• Avatar Doug Cook says:

          Except that is not true…Hobby Lobby’s health plan pays for 16 different kinds of contraceptives for their employees. There are 4 contraceptives that they do not approve of, such as morning after pills and IUD’s. Hobby Lobby does not prevent its female employees from using any of these four types of contraceptives, they just won’t pay for them, which the Supreme Court agreed with.
          So Mary…you are boycotting them with a false premise. Hobby Lobby does in fact pay for contraceptives.

          I’m assuming that female employees that accept the terms of employment also accept the health insurance conditions. They make that choice, don’t they?

          • Avatar Patrecia Barrett says:

            IUD’s are – by far – the most effective form of birth control (9 times more effective than the pill), and are highly recommended by the CDC. However, the IUD process can easily cost $700.00 or more, which is beyond the budget of many working women.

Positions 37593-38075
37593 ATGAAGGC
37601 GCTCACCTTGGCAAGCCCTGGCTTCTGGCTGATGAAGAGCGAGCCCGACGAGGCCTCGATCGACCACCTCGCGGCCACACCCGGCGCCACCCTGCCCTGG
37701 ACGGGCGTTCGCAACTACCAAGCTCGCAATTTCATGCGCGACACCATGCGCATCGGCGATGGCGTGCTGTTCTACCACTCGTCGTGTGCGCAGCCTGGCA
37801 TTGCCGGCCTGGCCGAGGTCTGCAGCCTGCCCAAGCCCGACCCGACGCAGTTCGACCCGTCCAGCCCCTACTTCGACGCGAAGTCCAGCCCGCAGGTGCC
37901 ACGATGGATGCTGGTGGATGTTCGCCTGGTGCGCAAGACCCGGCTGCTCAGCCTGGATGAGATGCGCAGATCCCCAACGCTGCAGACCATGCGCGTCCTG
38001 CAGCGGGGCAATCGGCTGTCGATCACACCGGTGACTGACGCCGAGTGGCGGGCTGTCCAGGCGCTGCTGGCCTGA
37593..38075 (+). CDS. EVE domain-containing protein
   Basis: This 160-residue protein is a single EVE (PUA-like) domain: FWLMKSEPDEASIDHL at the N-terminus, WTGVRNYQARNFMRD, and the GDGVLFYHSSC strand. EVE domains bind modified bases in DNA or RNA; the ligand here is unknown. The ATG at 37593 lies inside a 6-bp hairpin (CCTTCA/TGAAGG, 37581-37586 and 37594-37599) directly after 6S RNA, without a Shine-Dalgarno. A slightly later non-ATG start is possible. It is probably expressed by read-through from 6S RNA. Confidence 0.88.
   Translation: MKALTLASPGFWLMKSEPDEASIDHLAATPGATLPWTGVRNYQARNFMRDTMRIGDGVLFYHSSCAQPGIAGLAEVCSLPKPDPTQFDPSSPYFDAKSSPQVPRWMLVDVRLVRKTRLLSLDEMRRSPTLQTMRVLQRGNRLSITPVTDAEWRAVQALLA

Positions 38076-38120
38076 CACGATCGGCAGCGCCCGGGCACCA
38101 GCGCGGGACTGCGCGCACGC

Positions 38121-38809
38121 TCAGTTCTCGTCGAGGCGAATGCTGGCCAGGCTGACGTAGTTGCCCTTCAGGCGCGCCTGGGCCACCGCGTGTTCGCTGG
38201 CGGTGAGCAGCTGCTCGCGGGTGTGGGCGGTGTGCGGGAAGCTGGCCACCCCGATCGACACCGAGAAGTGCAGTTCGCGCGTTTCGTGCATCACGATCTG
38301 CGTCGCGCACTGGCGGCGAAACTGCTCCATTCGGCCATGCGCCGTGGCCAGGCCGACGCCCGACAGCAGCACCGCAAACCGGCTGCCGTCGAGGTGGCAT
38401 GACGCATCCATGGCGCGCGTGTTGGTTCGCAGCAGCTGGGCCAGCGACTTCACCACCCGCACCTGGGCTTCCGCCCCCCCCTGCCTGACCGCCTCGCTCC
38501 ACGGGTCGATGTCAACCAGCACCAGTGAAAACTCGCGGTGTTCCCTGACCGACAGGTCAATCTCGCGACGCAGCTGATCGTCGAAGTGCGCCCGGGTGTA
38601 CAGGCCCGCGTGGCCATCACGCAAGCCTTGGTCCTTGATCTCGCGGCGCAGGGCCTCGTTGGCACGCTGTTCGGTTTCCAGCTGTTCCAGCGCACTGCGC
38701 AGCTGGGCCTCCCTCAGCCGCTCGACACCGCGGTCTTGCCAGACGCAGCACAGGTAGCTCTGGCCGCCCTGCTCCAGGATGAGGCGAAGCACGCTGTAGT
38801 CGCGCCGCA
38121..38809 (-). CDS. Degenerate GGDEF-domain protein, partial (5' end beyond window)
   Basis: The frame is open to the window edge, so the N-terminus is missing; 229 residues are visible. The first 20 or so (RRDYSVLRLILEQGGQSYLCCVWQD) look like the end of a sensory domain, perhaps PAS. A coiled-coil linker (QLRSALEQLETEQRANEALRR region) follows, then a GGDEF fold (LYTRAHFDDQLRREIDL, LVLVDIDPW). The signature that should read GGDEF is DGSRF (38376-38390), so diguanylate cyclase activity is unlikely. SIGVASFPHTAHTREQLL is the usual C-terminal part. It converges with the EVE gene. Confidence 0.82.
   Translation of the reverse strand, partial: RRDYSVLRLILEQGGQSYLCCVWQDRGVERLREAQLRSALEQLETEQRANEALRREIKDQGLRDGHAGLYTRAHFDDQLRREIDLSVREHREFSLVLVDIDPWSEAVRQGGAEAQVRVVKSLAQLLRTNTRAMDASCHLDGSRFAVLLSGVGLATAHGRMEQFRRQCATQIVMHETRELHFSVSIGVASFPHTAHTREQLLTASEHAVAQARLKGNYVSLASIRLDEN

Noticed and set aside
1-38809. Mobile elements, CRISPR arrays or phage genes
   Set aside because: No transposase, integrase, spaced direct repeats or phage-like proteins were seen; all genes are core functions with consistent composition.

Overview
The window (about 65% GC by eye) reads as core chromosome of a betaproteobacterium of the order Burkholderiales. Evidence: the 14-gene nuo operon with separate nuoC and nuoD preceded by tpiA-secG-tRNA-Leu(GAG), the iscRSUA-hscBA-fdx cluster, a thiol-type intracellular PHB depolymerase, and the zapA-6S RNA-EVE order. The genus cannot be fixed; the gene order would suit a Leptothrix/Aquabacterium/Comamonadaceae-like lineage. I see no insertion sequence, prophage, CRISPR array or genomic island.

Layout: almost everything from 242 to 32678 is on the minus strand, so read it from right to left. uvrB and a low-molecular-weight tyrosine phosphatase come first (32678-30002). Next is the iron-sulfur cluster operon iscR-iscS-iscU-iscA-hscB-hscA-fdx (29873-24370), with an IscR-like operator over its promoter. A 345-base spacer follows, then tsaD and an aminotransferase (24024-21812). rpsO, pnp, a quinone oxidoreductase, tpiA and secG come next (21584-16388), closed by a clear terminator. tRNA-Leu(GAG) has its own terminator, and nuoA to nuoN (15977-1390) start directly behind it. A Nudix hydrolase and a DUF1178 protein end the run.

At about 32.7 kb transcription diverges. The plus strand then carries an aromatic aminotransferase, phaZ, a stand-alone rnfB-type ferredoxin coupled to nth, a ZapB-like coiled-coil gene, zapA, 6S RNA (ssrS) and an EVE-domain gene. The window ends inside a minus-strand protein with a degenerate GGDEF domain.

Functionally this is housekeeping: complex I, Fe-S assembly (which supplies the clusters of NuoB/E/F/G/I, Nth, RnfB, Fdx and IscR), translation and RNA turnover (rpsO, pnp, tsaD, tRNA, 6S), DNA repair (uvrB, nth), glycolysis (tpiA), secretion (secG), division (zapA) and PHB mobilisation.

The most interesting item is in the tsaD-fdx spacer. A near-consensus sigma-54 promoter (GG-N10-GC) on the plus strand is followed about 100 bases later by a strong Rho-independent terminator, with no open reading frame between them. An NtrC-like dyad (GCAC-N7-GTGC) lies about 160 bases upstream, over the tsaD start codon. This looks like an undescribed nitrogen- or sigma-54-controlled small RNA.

Hobby Lobby and other owners of for-profit corporations that employ the general public are free to consider a fertilized egg a full-fledged human being in their personal lives, but that doesn’t make their belief scientifically accurate, or something that should be allowed to seep into the workplace (no matter what Trump’s Supreme Court said).

          • Avatar Doug Cook says:

            Nevertheless…Mary said she boycotts Hobby Lobby because , “…they refuse to cover contraceptive prescriptions to women .” That is not true, correct? So her boycott is not genuine. Maybe she is boycotting simply because the owners are Christian? Could that be?

            By the way, it wasn’t Trump’s Supreme Court that made that was Obama’s, .the decision came out in 2014.

    • Avatar Pamela says:

      For me it’s the choice I get to make about where and who to patronize. If we are to co-exist in our communities, we must respect individual choices, not manipulate or agendize those. If A goal is to collectively work together to improve a community, I’m good with that. Ifa goal is to infiltate, propagandize, and dominate a community, say for the “Glory of God”, I am not good with that and would view it as unAmerican. But that’s just me.

  15. Avatar Anita Brady says: